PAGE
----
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Businesses or Places for Conducting Businesses

Generally, the lawful use of property or the lawful conduct of a business is never a public nuisance per se.  It is only the place of business that violated a public statute that is a nuisance per se[i].  Therefore, the erection and maintenance of a building for a lawful trade is not permitted under law if such erection or maintenance will cause an injury to his/her neighbor.  Similarly conducting a business on his/her own land in a manner that is injurious and offensive to those residing in the vicinity and rightfully traveling in an adjoining highway is unlawful[ii].  But, operating a factory and discharging waste steam to a public highway will not be a nuisance if it is done in a careful manner without interfering with the traveler’s right of free and safe travel in the highway[iii].

Nuisance arising from a business or business place can be either public or private in nature[iv].  The mere fact that a business is operated in accordance with the rules and regulations will not make the use of property legal, if the performance of such business incurs injury to its neighbor.  A business which was lawful and unobjectionable initially can become a nuisance in the future upon changed circumstances[v].

Circumstances that contributes to the change of a lawful business to a nuisance includes:

  • the nature of a business;
  • the locality in which a business is carried on;
  • the illegal or improper manner of conducting a business;
  • the interference with another person’s use of his/her own property.


To constitute a nuisance, it is not necessary that the trade or business must endanger the neighborhood’s health and safety.  It is sufficient if such trade or businesses is offensive to the senses and renders the enjoyment of life and property uncomfortable.  Here the court will determine whether the act or thing complained about is offensive to persons of ordinary feelings and sensibilities[vi].

Any business or trade that is entered in defiance of a law regulating or prohibiting the same is a nuisance per se.  However there are two divergent views about the validity of a business or trade that is carried in defiance of the law.  According to one view, carrying on a business requiring  a license without a valid license or without paying the required license fee is a nuisance[vii].  According to another view, it is not a nuisance and it can be subjected only to a restraint by injunction upon proof that it is a public nuisance[viii].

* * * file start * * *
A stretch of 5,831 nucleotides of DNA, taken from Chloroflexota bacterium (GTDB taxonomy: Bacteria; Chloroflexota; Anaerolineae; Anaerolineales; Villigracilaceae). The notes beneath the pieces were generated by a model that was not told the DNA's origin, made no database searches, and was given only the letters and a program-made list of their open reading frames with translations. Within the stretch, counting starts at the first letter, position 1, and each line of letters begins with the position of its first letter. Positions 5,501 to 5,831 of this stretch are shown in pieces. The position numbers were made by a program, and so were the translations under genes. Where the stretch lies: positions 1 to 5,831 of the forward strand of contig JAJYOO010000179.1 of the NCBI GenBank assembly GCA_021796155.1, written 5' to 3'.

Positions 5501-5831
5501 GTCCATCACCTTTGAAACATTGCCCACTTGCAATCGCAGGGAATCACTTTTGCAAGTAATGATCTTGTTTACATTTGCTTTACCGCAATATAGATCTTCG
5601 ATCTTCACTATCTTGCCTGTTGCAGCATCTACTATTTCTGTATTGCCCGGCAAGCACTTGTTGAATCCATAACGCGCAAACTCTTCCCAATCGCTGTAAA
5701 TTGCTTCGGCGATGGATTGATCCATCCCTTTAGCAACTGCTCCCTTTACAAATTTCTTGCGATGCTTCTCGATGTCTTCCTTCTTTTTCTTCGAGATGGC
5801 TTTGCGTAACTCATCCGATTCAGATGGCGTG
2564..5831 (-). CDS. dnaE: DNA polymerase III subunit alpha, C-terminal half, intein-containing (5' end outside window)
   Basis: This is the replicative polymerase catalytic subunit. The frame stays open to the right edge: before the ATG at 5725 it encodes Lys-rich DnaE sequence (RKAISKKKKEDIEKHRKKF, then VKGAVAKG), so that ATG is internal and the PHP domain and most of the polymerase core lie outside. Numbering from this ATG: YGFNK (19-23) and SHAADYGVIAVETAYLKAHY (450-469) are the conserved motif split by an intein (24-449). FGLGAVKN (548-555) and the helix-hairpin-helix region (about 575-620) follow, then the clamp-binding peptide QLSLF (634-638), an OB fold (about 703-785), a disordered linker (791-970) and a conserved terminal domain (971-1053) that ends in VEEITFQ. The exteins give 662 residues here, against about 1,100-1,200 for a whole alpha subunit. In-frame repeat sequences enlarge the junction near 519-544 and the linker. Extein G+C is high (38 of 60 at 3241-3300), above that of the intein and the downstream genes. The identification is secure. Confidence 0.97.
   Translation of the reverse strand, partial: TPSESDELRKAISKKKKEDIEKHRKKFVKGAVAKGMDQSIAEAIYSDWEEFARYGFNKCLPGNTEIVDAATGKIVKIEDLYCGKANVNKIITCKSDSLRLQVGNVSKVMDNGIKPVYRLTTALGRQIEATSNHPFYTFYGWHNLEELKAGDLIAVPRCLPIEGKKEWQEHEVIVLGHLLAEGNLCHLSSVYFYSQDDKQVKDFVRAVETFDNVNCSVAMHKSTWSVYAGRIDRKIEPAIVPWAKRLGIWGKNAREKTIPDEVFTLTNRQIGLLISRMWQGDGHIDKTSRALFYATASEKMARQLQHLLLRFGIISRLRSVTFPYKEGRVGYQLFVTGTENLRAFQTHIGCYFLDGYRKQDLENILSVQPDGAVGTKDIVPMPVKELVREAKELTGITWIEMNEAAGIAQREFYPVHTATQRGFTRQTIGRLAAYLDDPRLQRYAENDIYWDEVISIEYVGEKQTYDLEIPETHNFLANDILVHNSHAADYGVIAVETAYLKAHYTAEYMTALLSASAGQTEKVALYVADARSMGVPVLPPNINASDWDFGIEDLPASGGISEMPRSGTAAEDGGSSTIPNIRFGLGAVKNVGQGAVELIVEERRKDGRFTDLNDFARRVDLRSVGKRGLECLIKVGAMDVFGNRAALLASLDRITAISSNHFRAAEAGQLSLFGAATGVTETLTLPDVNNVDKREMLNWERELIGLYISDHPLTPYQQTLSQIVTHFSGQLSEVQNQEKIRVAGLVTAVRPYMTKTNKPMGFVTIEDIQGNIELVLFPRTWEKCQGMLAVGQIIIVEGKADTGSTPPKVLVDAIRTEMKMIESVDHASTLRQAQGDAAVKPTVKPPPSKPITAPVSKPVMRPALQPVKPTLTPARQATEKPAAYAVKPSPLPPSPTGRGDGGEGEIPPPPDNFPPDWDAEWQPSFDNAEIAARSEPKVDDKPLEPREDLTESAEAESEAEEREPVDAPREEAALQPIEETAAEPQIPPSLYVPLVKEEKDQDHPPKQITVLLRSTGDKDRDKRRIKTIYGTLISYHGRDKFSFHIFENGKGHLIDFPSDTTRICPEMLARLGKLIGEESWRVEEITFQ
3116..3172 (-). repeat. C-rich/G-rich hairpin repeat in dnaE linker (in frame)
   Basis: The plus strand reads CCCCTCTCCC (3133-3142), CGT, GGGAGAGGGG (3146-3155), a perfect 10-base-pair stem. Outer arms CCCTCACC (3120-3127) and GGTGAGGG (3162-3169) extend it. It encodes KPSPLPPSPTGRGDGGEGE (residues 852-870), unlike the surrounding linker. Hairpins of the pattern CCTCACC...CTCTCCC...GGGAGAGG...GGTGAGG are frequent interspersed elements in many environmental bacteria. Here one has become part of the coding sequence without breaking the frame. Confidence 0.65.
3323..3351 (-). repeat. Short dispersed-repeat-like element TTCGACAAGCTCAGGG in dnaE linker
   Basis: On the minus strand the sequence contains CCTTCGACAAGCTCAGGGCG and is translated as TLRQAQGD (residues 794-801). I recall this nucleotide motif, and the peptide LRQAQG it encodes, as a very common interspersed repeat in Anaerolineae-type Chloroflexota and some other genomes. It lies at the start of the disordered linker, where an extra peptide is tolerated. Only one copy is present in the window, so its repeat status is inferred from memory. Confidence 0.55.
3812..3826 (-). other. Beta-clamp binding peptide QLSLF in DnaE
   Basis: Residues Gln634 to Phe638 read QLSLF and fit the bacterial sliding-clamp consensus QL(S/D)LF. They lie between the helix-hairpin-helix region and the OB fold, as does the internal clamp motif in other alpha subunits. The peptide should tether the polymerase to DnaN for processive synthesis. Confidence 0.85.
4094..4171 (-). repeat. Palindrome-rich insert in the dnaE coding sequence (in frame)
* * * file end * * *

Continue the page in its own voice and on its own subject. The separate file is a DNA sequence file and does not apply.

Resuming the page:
Determination of the question whether a lawful business is a nuisance depends upon the following factors:

  • surrounding facts and circumstances of each case;
  • nature of the use of property;
  • character of the neighborhood;
  • extent and frequency of the injury; and
  • effect of such business on the enjoyment of life, health, and property of neighbors.


While determining the question whether any particular act in the business is a nuisance, the court along with the above mentioned factors should consider the nature of the defendant’s business and the manner in which it is conducted.

[i] Kinney v. Koopman, 116 Ala. 310 (Ala. 1896).

[ii] Sheley v. Cross, 680 N.E.2d 10 (Ind. Ct. App. 1997).

[iii] Truex v. South Penn Oil Co., 62 W. Va. 540 (W. Va. 1907).

[iv] Koll-Irvine Center Property Owners Assn. v. County of Orange, 24 Cal. App. 4th 1036 (Cal. App. 4th Dist. 1994).

[v] Grasselli v. Lowden, 11 Ohio St. 349 (Ohio 1860).

[vi] Bragg v. Ives, 149 Va. 482 (Va. 1927).

[vii] Johnson v. Board of Governors of Registered Dentists of Oklahoma, 1996 OK 41 (Okla. 1996).

[viii] McQuade v. Tucson Tiller Apartments, 543 P.2d 150, 153 (Ariz. Ct. App. 1975).

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